The almighty automobile seems to connect Art Bell with Michael Moore. The Burlington filmmaker shot "Ride" primarily from moving cars or motorcycles. The latter's first documentary, Roger & Me, focuses on the devastating aftermath of General Motors' decision to close its plants in his hometown near Detroit.
However, Bell suspects that what prompted Moore to invite "Ride" to his weeklong Traverse City Film Festival (TCFF), beginning July 31 in Michigan, was less about wheels than social commentary.
"It's a very political event," Bell notes. His 10-minute project conveys "my subtle digs at the government."
Bell's topical travelogue is a paean to North America, focusing on rural and urban landscapes he captured with his Canon Elph digital video camera through windows, in side-view mirrors or al fresco. These striking, on-the-road images are accompanied by audio excerpts from President John F. Kennedy's 1961 inaugural speech, which includes the famous "Ask not what your country can do for you . . ." line. His words about "the struggle against the common enemies of tyranny, poverty, disease and war itself " resonate through the decades.
"I wish we still had a president who could stand up and speak like that," laments Bell. Audiences apparently agree. "Ride" was recently screened on a beach at the Nantucket Film Festival, where Bell witnessed the crowd's enthusiastic approval.
The path to his upcoming Traverse City odyssey originated a few months ago when Bell helped out on Sicko, Moore's doc-in-progress about the health-care system. Despite the controversial director's years of cinematic muckraking, his Manhattan studio appeared woefully behind the times.
"The crappiness of their equipment was shocking," Bell says. "I was clearly the most techno guy in the room. I've used a lot of spy cameras, so I hooked his people up with one the size of a button that matches your shirt. The military uses them."
A Moore employee asked Bell to leave a copy of "Ride." Another TCFF contact later text-messaged him: "MM was almost moved to tears. He wants it in the fest . . . No laughing matter, dude. You're a star."
Maybe not quite yet. "I don't know where I'm going as a filmmaker," acknowledges Canadian ex-pat Bell, who is currently editing John O'Brien's The Green Movie.
He's a bit stunned by all the acclaim for his short, which will precede a yet-to-be-determined feature in the festival schedule of about 70 films. Entirely handpicked by Moore, the selection incorporates both old fare (Stanley Kubrick's 1964 classic, Dr. Strangelove) and new (Woody Allen's Scoop). The extravaganza promises "movies that entertain and enlighten," while also seeking "to enrich the human spirit and the art of filmmaking -- not the bottom line."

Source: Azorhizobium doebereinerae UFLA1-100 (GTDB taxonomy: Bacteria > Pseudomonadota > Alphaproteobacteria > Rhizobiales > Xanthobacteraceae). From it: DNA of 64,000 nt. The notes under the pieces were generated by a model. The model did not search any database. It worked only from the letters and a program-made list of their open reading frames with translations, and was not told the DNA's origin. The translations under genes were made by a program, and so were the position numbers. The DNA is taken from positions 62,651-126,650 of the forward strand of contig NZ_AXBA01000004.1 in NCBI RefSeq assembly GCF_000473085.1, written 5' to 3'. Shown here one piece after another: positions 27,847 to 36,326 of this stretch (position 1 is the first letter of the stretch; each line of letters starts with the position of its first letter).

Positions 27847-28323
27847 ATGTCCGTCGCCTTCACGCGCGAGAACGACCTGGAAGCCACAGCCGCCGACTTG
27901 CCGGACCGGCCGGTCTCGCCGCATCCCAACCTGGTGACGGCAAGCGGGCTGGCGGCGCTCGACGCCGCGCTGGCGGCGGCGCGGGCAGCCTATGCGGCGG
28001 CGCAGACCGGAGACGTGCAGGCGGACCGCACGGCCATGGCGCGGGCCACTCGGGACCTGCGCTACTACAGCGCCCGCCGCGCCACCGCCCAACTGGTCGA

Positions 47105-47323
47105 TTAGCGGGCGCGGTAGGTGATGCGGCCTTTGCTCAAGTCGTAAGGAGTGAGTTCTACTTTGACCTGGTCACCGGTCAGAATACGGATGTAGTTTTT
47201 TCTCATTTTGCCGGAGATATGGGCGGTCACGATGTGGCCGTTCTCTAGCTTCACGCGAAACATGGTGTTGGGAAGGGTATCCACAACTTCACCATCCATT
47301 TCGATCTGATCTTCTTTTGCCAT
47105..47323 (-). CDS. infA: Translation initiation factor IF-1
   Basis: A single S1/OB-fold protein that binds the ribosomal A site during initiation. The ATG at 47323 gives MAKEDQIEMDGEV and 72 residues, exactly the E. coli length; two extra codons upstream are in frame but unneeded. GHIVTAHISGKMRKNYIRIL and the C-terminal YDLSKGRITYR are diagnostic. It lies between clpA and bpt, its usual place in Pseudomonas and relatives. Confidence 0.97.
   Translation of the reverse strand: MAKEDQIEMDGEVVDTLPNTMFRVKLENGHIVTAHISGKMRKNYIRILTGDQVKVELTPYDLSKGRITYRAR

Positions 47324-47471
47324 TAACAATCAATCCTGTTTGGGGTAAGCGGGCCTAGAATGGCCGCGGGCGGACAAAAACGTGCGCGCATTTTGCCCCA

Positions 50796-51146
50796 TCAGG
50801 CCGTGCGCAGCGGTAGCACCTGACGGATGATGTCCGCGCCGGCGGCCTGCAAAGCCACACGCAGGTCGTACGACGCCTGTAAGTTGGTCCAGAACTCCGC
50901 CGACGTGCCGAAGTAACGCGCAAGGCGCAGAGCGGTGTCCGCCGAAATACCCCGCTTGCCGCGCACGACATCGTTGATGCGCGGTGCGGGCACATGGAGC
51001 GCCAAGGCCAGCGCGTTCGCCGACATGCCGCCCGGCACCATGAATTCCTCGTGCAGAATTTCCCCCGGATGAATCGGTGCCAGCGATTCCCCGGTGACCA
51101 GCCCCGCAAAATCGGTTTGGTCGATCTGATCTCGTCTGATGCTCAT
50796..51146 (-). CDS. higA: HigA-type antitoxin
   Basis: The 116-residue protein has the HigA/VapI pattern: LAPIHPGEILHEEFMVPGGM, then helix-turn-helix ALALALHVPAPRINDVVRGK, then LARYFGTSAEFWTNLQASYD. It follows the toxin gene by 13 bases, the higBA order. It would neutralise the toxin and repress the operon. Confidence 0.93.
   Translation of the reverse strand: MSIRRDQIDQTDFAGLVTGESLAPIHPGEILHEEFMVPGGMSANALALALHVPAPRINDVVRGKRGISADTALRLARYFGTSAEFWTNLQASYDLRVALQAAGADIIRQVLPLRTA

A combustible mixture of sex and religion plagues several lonely characters in The Holy Girl, by writer-director Lucretia Martel. The 2004 Argentinean release is unspooling Saturday at 7 and 9:30 p.m. as part of the Middlebury College Language Schools International Film Festival, a weekly series held in Dana Auditor-ium. This compellingly oblique slice-of-life in a provincial town doesn't provide any pat resolutions.
Most of the action takes place inside the drab Hotel Termas, where the owners -- siblings Helena (Mercedes Moran) and Freddy (Alejandro Urdapilleta) -- were raised. He often crashes in the suite she shares with her adolescent daughter Amalia (Maria Alche). The family's claustrophobia pervades an establishment that offers little privacy but shelters numerous murky secrets.
During a conference there of ear, nose and throat specialists, the divorced Helena is attracted to the somber, middle-aged, married Dr. Jano (Carlos Belloso). Meanwhile, in a crowd of people on the street listening to the eerie music of a theremin, the physician rubs his crotch against a random young girl who just happens to be Amalia. He's chosen the wrong 14-year-old for his anonymous act of perversion.
Amalia becomes obsessed by an awkward confluence: a Catholic quest to save his soul and her own erotic awakening. She confides in best friend Josefina (Julita Zylberberg) that the encounter with Jano must be just the sort of "sign from God" their catechism teacher has told them to expect. The teen's misguided divine "mission" ripples through the narrative like swimmers in the hotel pool, which serves as a communal repository for lost souls.
Martel's elliptical storytelling, offbeat camera angles and slyly ambient sounds slowly piece together an unsettling saga about the collision of carnality and faith.